Nevertheless, it is easy to get stuck in the microcosm of the doctor-patient relationship and forget that there is a breadth of bureaucracy that allows us to do the job we love doing.

There are many organizations fighting for our ability to practice emergency medicine with reliable evidence, a necessary scope of practice, in safe conditions, and with fair reimbursement. While there are many of these organizations, here are some that you should be familiar with:


    • American College of Emergency Physicians (ACEP)
      • Founded in 1968, the ACEP is the largest representative group with over 34,000 members. It is also the most diverse with 27 different committees working to advance the world of emergency medicine.
    • American Academy of Emergency Medicine (AAEM)
      • Founded in 1993, the AAEM was established to promote fair and equitable practice environments for the emergency physician. While they too have a wide array of committees working to improve emergency care, AAEM claims that its primary concern is the individual emergency medicine specialist.
    • Society of Academic Emergency Medicine (SAEM)
      • Founded in 1989, the SAEM was born out of the union of the University Association for Emergency Medicine (UAEM) and the Society of Teachers of Emergency Medicine (STEM). While all organizations on this list contribute to education and research, SAEM has made the advancement of academic emergency medicine their primary mission.
    • American College of Osteopathic Emergency Physicians (ACOEP)
      • Founded in 1975 at a kitchen table in Toledo, OH, the ACOEP was formed to establish the specialty of emergency medicine within the osteopathic profession. Involved in emergency medicine education, research, and advocacy, the mission of the ACOEP is to promote patient centric holistic emergency care consistent with the osteopathic philosophy and principles.
    •  Council of Emergency Medicine Residency Directors (CORD)
      • Founded in 1989, CORD is dedicated to the advancement of emergency medicine educators and training programs.


  • Emergency Medicine Residents Association (EMRA)
    • Founded in 1974, EMRA is the largest independent resident organization with over 16,000 members. Their mission is to be the voice of emergency medicine physicians-in-training.
  • AAEM Resident and Student Association (RSA)
    • Founded as an independent organization in 2005, formerly a section of AAEM, the RSA’s mission is to educate, inspire, and inform emergency medicine trainees.
  • ACOEP Resident-Student Organization (RSO)
    • Although the student chapter of the ACOEP was founded in 1988, the amalgamation of the resident and student chapters to form the RSO began in 2016. Our mission is to support the continuing education, osteopathic philosophy, and career development of emergency medicine residents and students.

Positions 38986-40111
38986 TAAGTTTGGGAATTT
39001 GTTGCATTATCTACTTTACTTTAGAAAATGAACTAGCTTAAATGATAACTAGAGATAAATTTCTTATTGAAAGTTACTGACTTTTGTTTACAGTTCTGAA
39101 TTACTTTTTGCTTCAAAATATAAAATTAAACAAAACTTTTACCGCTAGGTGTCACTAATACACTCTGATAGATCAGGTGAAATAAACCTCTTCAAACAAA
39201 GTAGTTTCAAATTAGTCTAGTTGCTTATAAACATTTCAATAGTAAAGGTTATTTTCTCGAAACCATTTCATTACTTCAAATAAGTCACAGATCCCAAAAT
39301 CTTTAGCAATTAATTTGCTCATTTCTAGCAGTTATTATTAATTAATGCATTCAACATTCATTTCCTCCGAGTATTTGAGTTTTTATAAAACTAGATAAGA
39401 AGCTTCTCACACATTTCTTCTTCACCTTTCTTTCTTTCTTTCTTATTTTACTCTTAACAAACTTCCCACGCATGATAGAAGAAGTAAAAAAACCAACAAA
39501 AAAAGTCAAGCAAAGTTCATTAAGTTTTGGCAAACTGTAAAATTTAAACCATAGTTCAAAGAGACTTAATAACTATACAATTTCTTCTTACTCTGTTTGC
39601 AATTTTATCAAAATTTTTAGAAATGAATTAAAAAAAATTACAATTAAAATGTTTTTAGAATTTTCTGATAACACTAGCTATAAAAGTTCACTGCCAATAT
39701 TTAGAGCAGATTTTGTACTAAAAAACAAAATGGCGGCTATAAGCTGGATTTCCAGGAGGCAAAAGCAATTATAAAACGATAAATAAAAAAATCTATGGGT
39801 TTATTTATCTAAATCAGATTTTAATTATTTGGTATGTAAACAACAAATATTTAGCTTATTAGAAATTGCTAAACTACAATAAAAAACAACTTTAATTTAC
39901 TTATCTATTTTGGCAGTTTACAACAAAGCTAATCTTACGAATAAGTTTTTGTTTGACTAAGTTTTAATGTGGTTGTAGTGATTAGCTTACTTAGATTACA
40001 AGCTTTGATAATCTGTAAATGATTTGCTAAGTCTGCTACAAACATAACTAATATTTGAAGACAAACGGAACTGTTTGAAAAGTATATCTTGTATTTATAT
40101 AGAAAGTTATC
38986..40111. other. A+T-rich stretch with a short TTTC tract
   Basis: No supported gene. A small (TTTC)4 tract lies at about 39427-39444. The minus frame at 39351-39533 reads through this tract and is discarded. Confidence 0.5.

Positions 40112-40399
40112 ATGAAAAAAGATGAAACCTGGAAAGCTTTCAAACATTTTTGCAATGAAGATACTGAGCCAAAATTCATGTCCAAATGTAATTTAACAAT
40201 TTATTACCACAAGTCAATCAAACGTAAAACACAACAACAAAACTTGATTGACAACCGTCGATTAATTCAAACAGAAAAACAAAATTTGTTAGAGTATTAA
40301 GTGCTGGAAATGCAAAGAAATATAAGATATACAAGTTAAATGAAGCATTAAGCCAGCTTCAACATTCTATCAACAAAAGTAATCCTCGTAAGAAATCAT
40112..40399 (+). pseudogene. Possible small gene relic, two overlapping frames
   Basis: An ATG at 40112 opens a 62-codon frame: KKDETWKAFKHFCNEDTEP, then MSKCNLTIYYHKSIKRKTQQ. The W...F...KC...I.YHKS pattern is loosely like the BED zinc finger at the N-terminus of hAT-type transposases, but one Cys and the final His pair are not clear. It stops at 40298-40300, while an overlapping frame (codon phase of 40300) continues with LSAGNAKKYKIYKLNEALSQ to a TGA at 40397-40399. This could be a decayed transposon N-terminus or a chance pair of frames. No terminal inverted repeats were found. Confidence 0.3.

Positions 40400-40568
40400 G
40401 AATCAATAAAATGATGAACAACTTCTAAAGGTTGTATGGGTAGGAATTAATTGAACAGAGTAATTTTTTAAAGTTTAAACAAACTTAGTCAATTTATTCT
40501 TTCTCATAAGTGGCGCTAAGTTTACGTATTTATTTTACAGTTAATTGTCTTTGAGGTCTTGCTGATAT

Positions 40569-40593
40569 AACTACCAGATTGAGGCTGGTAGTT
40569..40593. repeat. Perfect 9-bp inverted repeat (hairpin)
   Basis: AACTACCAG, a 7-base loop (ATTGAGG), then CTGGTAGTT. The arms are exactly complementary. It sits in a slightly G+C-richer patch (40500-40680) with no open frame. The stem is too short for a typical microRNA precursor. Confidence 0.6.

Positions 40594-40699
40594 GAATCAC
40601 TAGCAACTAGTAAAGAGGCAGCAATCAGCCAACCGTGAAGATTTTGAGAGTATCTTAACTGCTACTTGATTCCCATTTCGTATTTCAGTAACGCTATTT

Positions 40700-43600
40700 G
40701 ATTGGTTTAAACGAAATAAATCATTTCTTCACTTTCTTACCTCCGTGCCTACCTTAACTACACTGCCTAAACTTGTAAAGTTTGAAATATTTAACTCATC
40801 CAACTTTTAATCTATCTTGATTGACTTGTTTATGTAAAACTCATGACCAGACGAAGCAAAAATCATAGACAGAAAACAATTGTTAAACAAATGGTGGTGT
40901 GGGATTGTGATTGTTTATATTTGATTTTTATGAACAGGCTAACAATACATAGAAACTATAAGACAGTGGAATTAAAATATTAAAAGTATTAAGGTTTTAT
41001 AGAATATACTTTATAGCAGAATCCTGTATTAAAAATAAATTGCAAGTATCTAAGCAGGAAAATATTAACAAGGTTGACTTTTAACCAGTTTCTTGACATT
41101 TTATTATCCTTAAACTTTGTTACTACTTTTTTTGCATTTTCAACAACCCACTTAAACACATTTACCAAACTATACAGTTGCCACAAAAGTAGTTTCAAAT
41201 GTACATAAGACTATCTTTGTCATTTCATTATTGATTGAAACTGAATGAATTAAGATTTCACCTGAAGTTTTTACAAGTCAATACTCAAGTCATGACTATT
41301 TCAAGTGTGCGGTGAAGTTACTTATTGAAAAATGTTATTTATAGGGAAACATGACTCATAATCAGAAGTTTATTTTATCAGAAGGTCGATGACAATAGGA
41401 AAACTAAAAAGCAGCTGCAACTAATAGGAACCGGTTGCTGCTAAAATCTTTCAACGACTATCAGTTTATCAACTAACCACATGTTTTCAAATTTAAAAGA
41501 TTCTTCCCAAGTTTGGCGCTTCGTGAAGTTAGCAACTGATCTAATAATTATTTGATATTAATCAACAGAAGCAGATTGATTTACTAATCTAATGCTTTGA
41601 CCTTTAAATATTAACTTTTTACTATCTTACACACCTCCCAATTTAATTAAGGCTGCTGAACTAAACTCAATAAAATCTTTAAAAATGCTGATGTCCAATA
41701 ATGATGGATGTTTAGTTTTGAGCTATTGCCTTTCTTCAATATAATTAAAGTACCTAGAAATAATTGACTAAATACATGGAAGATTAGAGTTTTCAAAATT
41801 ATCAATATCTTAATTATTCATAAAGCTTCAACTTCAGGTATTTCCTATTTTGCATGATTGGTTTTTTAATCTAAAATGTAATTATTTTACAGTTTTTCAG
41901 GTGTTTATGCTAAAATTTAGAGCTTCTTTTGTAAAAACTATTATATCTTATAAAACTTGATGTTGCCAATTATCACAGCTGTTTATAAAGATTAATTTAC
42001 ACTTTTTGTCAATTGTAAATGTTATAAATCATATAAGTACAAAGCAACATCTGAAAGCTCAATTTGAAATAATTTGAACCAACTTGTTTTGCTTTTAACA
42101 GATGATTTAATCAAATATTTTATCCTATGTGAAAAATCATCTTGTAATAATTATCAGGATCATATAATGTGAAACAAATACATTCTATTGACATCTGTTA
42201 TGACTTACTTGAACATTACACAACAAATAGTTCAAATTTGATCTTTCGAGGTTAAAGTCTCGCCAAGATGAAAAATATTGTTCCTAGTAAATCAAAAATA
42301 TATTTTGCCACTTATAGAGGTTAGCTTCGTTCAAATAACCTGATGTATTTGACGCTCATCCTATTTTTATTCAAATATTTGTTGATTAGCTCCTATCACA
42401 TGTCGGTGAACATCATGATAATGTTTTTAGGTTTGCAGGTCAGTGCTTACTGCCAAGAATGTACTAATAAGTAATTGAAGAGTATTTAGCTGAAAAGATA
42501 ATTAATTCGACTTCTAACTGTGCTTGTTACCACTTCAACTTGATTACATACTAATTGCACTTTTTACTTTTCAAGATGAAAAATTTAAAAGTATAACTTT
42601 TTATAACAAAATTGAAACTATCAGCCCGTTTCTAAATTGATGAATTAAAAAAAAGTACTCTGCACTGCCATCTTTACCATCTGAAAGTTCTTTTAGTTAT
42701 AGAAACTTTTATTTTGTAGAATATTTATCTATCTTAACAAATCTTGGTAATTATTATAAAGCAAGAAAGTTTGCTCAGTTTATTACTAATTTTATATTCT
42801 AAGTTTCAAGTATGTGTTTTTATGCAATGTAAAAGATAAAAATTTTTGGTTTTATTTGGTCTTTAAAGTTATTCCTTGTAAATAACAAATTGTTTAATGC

• American Board of Emergency Medicine (ABEM)
    • ABEM was founded in 1976 creating a path for board certification in emergency medicine. This is the primary allopathic certifying board for emergency medicine.
  • American Osteopathic Board of Emergency Medicine (AOBEM)
    • AOBEM was founded in 1980 after the creation of osteopathic emergency medicine residency programs. This is the osteopathic certifying board for emergency medicine.


  • Emergency Medicine Foundation (EMF)
    • Founded in 1972 by leaders in ACEP, EMF is a foundation dedicated to further emergency medicine research and education. They have awarded over $15 million in research grants and award more than $500,000 per year.
  • Foundation of Osteopathic Emergency Medicine (FOEM)
    • Founded in 1998 by the ACOEP, FOEM was created to promote research and education to advance the science of patient-centric holistic emergency care consistent with osteopathic philosophy. They fund the research competitions at the ACOEP Scientific Assembly and Spring Seminar as well as award many research grants.


  • Emergency Medicine Action Fund (EMAF)
    • An organization dedicated to regulatory advocacy in healthcare reform law primarily by providing stakeholder interest in the development of regulations by federal agencies. The board of governors includes representatives from the top contributing emergency medicine organizations including the ACOEP.
  • National Emergency Medicine Political Action Committee (NEMPAC)
    • Formed by ACEP, NEMPAC was the 5th largest PAC amongst health professional PACs during the 2016 election cycle contributing over $1.1 million to federal candidates.1 The organization financially contributes to candidates who support the interests of emergency medicine.

As a resident or student just trying to find time to study between shifts, it is difficult to fathom having any significant involvement in organized medicine. The reality is that these organizations are advocating for the future of emergency medicine and have a tremendous say in what your future will be like as an emergency physician. There are countless opportunities to get involved as a resident or student, so check out the websites below for more information on these organizations!



  1.  Health Professionals. Center for Responsive Politics. Accessed: 11.16.17.